My mom saved my letters written from Rwanguba, DRC (known to us as Zaire), starting in 1985, about a year after we moved to the mountain village. Thank God for the wonders of communication and especially the global mail system! Here’s the third letter.
October 17, 1985
Dear Mom and Dad,
Well, today is mail day, meaning the plane is expected into Goma about 11 a.m. from Nairobi. One of the missionaries here at Rwanguba took off to Goma on his motorcycle to meet the plane, both to take mail out and to pick up the incoming mail. His father back in Minnesota recently had heart surgery, so he’s eager for news from home. The only disadvantage in going by motorcycle is that he can’t bring back packages. BUT, we are just happy he’s willing to bring back letters.
This week has been fuller than usual because of several things. A missionary from Rwanda came down with a severe case of malaria, so Jim C and John P drove to Goma in the jeep and brought back the patient on Saturday evening. His kidneys had nearly shut down, and they had to get IV’s going and quinine started. Any medical people who were wiling helped keep a vigil over him at the C’s house. He’s doing much better now but is still not out of bed yet. On top of that even, his wife is 8 months pregnant and still at their QTH in Rwanda. So I contact her twice a day via shortwave radio to give her progress reports on her husband.
The other thing that happened was a very large shipment of medicines from Compassion International arrived of all days on Sunday morning at 5 a.m. Three truckloads of stuff had to be unloaded immediately, which was impossible because one of the trucks got stuck in the mud and knocked out a power line. Our house was unaffected because we’re on a different line, and since I had put a large roast in the over for Sunday dinner, we took our food to the C’s house to help out. All the men on the station unloaded the trucks, got the stuck truck out of the mud and eventually fixed the power line. We figured that setting up a human chain to unload was the best way; therefore, each person ended up handling all the medicines, more than two tons worth! The great thing is these medicines should supply the hospital for about two years. Even the shipping was paid by the organization. The director is supposed to visit our hospital next week. His concern is that the medicines be used in cooperation with evangelical works.
One side benefit of this particular day was the entire station worked together, side by side, with some of us fixing food, some taking care of the malaria patient, some watching the children, and all the men busy outside. It was good for unifying us. Judy C and I had a good chance to get to know each other, and we had to laugh because she said that their family had been wanting to have us over for dinner, but they weren’t planning for us to bring our own food. In addition to two older kids, she has a two-month-old baby, so she’s got her hands full.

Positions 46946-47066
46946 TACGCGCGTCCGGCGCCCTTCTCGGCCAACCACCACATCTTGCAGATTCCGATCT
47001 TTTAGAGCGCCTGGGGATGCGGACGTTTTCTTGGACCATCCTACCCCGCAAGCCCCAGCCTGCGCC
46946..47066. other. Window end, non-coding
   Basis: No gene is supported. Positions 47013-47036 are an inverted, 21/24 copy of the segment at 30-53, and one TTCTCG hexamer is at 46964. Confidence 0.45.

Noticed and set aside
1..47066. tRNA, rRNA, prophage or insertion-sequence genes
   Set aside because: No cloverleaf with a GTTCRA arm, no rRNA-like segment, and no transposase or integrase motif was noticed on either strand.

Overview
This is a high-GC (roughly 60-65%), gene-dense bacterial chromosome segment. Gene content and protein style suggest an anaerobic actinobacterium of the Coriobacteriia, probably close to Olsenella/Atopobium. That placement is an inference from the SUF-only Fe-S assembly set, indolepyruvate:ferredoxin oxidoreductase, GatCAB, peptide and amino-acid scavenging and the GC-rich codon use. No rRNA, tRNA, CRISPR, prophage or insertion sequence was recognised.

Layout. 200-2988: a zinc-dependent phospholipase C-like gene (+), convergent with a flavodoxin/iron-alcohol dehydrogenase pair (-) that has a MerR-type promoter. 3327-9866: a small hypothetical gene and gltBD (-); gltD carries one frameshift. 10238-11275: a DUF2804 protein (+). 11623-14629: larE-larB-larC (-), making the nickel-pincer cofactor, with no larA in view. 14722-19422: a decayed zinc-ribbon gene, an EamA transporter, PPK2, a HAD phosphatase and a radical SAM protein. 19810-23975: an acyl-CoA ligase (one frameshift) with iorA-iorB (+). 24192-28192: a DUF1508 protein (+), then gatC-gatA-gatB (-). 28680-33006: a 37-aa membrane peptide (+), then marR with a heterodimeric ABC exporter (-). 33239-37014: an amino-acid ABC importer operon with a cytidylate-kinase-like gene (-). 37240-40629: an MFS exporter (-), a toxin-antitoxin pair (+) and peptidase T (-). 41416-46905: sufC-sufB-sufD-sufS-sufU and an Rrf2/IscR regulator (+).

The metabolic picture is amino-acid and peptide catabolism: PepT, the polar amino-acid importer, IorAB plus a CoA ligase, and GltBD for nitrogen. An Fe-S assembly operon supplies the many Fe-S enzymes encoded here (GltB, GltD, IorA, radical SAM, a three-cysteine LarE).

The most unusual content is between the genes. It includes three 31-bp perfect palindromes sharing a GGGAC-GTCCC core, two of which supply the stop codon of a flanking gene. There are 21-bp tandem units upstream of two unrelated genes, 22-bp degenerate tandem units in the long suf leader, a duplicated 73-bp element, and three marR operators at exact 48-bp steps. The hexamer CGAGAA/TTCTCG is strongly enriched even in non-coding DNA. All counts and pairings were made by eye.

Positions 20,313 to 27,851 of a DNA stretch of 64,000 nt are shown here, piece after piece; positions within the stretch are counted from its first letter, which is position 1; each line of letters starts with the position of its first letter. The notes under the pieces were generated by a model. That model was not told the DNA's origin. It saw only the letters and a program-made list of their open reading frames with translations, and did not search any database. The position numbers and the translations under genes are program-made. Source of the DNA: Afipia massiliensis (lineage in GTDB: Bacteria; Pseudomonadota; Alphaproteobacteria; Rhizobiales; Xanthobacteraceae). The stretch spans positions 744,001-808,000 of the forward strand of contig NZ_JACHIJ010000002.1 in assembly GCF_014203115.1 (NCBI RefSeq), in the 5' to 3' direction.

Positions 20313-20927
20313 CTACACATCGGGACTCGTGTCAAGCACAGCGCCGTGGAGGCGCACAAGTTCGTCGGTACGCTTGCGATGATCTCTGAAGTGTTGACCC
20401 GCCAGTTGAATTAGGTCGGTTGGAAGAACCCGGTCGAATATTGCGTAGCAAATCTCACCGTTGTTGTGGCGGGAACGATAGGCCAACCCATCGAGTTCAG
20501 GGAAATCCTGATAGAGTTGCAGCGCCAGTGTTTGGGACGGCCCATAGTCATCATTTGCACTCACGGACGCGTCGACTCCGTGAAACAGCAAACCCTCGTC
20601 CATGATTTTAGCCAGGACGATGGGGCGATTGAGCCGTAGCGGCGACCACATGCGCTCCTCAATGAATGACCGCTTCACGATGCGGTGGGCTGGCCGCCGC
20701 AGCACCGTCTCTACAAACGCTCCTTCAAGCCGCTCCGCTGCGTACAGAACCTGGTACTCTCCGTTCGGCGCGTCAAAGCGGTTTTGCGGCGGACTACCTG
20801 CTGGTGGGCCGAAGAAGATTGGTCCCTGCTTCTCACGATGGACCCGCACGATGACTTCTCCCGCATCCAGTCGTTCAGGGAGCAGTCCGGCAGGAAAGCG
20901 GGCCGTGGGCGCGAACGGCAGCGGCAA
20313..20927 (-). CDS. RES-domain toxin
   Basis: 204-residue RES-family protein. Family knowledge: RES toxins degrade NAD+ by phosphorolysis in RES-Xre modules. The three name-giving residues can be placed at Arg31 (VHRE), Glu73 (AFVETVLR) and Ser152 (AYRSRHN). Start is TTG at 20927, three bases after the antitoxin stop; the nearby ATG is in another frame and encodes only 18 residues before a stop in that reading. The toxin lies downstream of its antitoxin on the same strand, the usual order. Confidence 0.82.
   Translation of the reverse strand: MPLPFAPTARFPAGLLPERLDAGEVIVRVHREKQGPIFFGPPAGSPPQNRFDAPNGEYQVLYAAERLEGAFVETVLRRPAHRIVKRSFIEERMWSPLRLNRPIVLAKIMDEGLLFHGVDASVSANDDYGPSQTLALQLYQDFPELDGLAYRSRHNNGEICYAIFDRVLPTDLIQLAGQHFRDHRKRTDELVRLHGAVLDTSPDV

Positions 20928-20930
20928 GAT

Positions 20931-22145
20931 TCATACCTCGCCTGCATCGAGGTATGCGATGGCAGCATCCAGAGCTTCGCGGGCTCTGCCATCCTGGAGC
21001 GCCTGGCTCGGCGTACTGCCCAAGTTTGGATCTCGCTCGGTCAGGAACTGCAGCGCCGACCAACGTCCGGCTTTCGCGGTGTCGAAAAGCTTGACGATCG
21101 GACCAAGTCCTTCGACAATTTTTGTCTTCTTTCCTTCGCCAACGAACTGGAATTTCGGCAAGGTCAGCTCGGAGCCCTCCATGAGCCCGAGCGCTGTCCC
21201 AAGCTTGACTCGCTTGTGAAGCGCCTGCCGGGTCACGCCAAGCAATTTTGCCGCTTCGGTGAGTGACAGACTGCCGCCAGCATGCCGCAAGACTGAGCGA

We had our second ladies Bible study in Swahili this week, at our house. I see great potential there. When the leader chose to discuss Psalm 23, both Sue and I found it easy to follow along since it’s a well-known chapter. That prompted us to ask if we could choose the chapter to be studied a week in advance so we can look up all the new vocabulary, and the ladies agreed. So next week, we’ll be studying I Corinthians 13, the love chapter. While it’s impossible to do a word-for-word translation, I always find it interesting to see how ideas are expressed in another language. It’s like reading it for the first time.
We’re feeling the aftermath of the unrest in our neighboring country. Because of all the looting and violence there, trucks have ceased their regularly runs across to Kenya for gas and other supplies. Gas has suddenly tripled in prices, making it $8 per liter! We have a full barrel (about 3 tanks) in reserve, but that won’t last long. To conserve, we’re having the kids walk to and from school every day now, but they’re not complaining. Guess that should be no surprise as kids have walked great distances to school for generations. Our have to walk only 3 miles per day (round trip.) We’re wondering if the MAF planes will be affected by the gas hike. Thank you for praying for these needs at this time. I just learned that as of yesterday, the price is down to $4 per liter.
October 19, 1985 – Saturday
We got mail! It included a birthday card from you for Rebekah. She was delighted with the stickers; wish you could have heard the oohs and aahs. Thank you also for the balloons. Yesterday, John made a trip to Goma to bring back an order of medicines so he also brought back packages for missionaries. We received two from you. Thank you so much! That is so thoughtful. Now we’ll have something to look forward to. Since the customs people removed the Christmas wrapping, I went ahead and tried on the sandals. Wow – they sure are comfortable. I rewrapped them and will not wear them until after Christmas. Such restraint, eh. They will be nice for walking on our rough Rwanguba trails.
We also received a letter from an organization called Northwest Missionary Haven in Redmond, WA, indicating they would help us find furlough housing. Wouldn’t it be nice to have a place waiting for us when we get there? They said they would pray with us for a place convenient to our church.
Our friend Dave R fixed a new antenna for me so I can talk to the Nyankunde mission station on the MAF frequency. When I tested the antenna yesterday, I talked to a pilot in the air and also to the ground station. Lots of fun. Maybe all those times you thrust the mike into my hand are paying off, Dad. : )
Love, Norma for Lee + 3
Thank you for traveling back to 1985 with me today. I’m thankful for you, Dear Reader. Happy Thanksgiving!
Posted on November 22, 2016